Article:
All of these moms put a lot of thought and effort into getting their children the perfect holiday gift. Gene Schiavone, Courtesy American Ballet Theatre.

The 5 Most Unappreciated Moms in Ballet

With Mother's Day fast approaching, we started thinking about some of the mom characters in ballet who don't get enough credit. Below are five of our favorites.


"Swan Lake"

Boston Ballet in Mikko Nissinen's Swan Lake.

Rosalie O'Connor, Courtesy BB

Siegfried's mother might have put a lot of pressure on him to get married, but she did go to great lengths to provide him with plenty of options. She brought in princesses from all over the world, and he still had to go and choose a swan?

"Romeo and Juliet"

Houston Ballet in Stanton Welch's Romeo and Juliet

Amitava Sarkar, Courtesy Houston Ballet

So neither Lady Capulet nor Lady Montague are exactly winning mother of the year, since you could probably make a strong case that their stubbornness helped lead to Romeo and Juliet's deaths. But we're still giving them a shout out because it's hard raising teenagers, okay?

"The Nutcracker"

Miami City Ballet in George Balanchine's The Nutcracker

Daniel Azoulay, Courtesy MCB

Mother Ginger might have her hands full with so many kids, but one thing's for sure: she always knows where they are. And we can't forget Clara and Fritz's mother—throwing that Christmas party can't be easy, and she really takes holiday shopping to the next level. Our toys never came to life!

"Giselle"

San Francisco Ballet in Giselle

Courtesy SFB

In Berthe's defense, she did tell Giselle to go easy on the dancing; she even gave her a heads up about the Wilis.

"Sleeping Beauty"

New York City Ballet in Peter Martins' Sleeping Beauty

Paul Kolnik, Courtesy NYCB

Yes, the Queen should have double checked the guest list before the christening, but come on, she'd just had a baby. Little Aurora may have been a beauty, but she wasn't known for sleeping yet!

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How to Support the Black Dance Community, Beyond Social Media

The dance community's response to the death of George Floyd was immediate and sweeping on social media. Dance artists, including Desmond Richardson and Martha Nichols, used their social platforms to make meaningful statements about racial inequality. Theresa Ruth Howard's leadership spurred ballet companies including Dance Theatre of Harlem, American Ballet Theatre, and New York City Ballet to pledge #BalletRelevesForBlackLives. Among the most vocal supporters have been dance students, who continue to share the faces and gut-wrenching last words of Black men and women who have died in police custody on their Instagram feeds and Stories.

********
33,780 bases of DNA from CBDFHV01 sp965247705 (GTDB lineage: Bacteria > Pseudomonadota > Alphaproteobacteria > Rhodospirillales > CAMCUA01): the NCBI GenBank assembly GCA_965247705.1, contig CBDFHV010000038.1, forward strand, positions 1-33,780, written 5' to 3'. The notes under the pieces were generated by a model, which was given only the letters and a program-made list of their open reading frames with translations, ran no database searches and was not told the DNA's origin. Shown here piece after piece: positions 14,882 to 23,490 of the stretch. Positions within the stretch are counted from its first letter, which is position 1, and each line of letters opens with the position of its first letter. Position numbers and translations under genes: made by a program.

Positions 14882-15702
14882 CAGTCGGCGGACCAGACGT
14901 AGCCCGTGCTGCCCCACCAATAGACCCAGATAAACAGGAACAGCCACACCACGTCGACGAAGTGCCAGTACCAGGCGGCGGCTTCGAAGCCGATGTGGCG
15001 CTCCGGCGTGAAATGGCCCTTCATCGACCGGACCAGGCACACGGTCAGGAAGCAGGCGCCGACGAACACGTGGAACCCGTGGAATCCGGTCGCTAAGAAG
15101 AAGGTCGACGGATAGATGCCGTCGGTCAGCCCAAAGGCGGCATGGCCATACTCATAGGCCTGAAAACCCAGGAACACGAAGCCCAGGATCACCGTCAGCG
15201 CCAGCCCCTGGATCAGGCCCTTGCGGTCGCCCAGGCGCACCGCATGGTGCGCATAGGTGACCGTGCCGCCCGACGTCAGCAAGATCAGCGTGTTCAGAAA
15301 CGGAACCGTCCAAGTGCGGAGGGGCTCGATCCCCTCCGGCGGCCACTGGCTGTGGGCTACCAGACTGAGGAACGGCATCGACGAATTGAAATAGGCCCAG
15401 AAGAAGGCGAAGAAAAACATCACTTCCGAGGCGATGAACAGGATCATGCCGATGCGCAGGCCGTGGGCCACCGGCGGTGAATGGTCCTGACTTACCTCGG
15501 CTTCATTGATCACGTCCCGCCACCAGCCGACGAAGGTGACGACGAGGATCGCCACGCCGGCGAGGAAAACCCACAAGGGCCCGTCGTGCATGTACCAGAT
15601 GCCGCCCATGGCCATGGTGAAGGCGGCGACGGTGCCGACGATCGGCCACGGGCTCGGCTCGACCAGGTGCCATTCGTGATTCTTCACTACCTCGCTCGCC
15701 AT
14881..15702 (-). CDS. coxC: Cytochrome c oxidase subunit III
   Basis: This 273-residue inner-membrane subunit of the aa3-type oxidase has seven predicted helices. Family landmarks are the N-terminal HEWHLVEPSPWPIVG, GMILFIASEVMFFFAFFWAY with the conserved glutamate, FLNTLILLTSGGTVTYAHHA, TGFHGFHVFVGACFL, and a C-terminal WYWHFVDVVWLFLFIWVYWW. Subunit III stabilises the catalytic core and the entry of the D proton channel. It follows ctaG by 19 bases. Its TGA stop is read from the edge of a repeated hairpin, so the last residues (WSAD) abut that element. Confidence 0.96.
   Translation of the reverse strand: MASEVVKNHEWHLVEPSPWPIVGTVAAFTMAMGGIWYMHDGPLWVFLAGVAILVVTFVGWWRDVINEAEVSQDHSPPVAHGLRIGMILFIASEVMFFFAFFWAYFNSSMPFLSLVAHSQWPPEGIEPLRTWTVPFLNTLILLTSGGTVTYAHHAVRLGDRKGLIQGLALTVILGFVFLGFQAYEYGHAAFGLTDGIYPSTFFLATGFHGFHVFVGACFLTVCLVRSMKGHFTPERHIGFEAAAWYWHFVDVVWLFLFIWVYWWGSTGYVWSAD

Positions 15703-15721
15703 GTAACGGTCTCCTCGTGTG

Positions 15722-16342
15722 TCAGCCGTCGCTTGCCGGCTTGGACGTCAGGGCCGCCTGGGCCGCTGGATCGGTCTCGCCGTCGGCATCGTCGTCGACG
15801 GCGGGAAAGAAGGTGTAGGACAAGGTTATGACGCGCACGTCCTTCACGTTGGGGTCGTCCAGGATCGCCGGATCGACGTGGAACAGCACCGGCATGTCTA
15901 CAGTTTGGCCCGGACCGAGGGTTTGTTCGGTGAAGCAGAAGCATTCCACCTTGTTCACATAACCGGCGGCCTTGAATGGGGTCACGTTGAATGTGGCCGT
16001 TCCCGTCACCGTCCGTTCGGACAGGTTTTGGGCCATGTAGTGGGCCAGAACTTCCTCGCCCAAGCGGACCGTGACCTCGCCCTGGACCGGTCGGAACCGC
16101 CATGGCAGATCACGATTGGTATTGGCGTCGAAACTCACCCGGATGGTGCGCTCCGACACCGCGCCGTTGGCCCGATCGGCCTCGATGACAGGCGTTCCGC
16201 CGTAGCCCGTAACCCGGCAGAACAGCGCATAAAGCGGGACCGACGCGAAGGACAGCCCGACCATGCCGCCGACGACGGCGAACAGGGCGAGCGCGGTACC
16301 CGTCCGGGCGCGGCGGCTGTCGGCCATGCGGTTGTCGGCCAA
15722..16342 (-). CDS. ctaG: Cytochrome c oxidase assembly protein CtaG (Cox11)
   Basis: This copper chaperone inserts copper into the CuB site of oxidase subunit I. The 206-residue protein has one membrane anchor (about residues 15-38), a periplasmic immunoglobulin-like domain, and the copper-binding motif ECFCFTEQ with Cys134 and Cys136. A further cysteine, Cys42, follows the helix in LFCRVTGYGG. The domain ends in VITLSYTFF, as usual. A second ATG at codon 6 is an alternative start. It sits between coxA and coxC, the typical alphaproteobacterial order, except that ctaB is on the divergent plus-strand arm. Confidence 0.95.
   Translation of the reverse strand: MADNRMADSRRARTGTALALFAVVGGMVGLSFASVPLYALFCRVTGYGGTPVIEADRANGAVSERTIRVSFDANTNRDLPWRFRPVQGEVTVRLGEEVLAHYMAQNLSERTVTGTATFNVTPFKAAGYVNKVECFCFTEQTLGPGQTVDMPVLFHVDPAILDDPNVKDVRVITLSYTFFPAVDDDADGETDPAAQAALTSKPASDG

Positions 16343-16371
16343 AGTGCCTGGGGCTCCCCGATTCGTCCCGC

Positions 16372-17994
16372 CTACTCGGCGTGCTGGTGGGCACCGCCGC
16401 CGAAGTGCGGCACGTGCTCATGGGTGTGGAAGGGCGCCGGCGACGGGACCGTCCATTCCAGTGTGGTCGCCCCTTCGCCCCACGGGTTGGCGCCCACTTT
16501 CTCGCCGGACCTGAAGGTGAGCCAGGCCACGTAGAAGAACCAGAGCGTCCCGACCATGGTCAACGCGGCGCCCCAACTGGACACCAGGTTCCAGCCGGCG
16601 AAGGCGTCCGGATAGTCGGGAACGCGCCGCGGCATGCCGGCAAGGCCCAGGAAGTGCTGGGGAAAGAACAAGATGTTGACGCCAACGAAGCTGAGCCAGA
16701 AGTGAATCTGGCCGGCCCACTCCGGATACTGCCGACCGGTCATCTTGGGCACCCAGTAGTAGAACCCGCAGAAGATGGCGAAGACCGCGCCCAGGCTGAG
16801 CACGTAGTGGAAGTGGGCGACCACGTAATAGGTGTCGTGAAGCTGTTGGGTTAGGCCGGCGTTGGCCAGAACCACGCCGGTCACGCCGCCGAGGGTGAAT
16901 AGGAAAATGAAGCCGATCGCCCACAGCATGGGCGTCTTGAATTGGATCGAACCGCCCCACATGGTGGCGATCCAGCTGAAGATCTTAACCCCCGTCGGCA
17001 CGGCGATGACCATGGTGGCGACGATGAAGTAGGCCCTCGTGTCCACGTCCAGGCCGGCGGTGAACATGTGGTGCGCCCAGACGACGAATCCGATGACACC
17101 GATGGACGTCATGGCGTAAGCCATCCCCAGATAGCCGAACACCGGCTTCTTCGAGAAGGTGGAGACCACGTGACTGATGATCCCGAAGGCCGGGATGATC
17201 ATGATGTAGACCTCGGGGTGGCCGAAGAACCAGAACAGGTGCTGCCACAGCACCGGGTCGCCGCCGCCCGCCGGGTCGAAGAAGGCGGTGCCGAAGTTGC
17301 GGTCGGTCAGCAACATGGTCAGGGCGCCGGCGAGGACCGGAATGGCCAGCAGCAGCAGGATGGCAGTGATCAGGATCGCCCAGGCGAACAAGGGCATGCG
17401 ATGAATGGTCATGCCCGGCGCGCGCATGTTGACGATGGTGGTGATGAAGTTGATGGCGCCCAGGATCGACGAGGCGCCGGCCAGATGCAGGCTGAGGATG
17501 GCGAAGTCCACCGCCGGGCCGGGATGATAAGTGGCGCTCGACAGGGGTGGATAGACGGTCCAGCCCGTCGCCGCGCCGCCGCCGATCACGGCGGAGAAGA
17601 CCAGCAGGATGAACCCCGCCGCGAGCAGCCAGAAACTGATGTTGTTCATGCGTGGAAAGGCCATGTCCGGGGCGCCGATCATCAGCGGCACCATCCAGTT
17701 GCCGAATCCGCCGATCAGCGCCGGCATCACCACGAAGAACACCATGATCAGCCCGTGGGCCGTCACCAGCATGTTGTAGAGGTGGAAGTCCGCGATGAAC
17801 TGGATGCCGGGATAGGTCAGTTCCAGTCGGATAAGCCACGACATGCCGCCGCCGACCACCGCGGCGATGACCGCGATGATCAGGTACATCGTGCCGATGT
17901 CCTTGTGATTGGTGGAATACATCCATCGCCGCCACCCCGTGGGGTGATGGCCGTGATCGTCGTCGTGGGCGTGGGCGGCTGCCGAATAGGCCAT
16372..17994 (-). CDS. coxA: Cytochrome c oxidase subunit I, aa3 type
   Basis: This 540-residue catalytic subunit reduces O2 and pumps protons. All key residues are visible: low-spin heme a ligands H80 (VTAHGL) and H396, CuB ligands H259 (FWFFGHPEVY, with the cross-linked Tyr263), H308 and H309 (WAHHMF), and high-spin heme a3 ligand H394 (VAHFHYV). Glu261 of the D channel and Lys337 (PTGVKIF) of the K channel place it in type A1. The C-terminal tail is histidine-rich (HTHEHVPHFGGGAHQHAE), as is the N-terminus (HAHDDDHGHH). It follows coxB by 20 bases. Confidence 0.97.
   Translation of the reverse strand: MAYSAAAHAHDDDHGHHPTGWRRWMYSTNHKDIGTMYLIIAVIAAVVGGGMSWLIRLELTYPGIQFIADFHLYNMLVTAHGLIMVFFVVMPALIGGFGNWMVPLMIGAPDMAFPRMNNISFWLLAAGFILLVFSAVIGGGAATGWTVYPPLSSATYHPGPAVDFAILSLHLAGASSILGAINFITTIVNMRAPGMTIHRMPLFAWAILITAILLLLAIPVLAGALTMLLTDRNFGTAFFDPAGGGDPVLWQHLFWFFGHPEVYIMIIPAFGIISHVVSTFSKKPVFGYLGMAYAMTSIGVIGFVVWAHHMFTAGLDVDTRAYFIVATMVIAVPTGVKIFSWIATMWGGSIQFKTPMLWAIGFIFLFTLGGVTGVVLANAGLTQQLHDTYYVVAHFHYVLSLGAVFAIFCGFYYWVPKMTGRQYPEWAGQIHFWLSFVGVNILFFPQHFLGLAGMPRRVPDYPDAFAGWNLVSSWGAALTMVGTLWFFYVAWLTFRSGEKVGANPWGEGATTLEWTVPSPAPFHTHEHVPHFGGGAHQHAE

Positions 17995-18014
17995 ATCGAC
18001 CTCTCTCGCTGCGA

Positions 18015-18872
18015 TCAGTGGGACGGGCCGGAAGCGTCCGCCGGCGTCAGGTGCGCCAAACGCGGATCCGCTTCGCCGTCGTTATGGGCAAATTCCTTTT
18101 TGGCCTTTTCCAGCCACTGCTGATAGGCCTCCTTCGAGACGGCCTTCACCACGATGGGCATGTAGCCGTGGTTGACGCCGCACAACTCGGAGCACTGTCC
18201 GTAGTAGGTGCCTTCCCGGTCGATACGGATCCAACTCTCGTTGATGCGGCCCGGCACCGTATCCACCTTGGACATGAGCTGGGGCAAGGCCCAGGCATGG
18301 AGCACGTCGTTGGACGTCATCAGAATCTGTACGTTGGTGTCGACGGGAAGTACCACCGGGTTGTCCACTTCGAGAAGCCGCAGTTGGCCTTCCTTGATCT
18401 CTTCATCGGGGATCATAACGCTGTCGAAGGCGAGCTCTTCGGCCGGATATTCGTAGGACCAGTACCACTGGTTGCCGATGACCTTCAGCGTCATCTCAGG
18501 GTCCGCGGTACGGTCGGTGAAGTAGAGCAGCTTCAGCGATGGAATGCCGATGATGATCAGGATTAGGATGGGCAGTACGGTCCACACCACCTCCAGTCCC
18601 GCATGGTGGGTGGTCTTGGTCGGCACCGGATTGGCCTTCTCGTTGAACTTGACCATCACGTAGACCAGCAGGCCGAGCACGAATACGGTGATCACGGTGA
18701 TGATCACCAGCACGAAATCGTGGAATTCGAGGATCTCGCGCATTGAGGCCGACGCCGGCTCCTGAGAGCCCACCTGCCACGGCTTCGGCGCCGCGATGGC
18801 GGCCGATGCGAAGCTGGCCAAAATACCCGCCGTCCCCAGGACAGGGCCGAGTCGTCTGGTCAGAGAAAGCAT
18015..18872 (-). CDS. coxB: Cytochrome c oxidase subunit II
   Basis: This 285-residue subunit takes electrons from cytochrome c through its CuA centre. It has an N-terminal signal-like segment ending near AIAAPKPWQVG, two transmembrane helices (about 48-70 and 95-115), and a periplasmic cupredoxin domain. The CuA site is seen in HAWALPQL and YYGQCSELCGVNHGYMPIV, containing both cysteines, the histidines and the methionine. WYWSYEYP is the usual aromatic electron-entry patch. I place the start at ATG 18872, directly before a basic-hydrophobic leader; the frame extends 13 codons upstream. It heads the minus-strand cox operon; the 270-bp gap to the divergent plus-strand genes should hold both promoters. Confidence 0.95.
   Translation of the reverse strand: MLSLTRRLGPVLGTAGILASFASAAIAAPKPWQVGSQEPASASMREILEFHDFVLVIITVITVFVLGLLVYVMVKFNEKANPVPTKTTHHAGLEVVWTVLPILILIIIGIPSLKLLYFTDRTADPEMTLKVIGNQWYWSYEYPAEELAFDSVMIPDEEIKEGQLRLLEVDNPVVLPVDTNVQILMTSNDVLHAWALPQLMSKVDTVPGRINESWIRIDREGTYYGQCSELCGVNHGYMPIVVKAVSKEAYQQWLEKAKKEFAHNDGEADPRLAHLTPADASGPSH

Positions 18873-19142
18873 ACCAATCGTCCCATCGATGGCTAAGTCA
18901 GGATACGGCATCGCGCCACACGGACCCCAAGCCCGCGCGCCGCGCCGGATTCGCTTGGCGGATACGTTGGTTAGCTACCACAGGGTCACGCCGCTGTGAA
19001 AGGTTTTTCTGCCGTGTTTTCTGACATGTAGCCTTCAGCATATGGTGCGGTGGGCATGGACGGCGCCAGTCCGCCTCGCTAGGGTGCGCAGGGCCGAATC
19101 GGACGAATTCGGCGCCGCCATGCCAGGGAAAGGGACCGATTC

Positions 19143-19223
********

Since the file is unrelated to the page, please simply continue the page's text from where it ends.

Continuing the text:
The work we're doing on social media as a community is important and necessary—and we should keep at it. But now, that momentum must also carry us into taking action. Because to be a true ally, action is required.

A responsible ally amplifies Black voices­­. They choose to listen rather than speak. And they willingly throw their support, and, if they can, their dollars, behind Black dancers and Black dance organizations. Here are some ways you can do your part.

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Class of 2020, These Ballet Stars Have a Heartfelt Video Message Just for You

Congratulations to this year's graduating seniors!

You might not have had the chance to take that long planned-for final bow, but we're here to cheer you on and celebrate all that you've accomplished. And we've brought together stars from across the ballet world to help us; check out the video to hear their best wishes for your futures.

To further fête all of the ballet grads out there, we're also giving away 100 free subscriptions to Pointe... plus, one lucky bunhead will receive a personalized message from one of ballet's biggest stars. Click here to enter!


Tulsa Ballet in Ma Cong's Tchaikovsky: The Man Behind the Music. Kate Luber Photography, Courtesy Tulsa Ballet.

Updated: Mark Your Calendars for These Online Ballet Performances

Updated on 5/27/2020

Since COVID-19 has forced ballet companies around the world to cancel performances—and even the remainder of their seasons—many are keeping their audiences engaged by streaming or posting pre-recorded performances onto their websites or social media channels. To help keep you inspired during these challenging times, we've put together a list of upcoming streaming events and digital performances.

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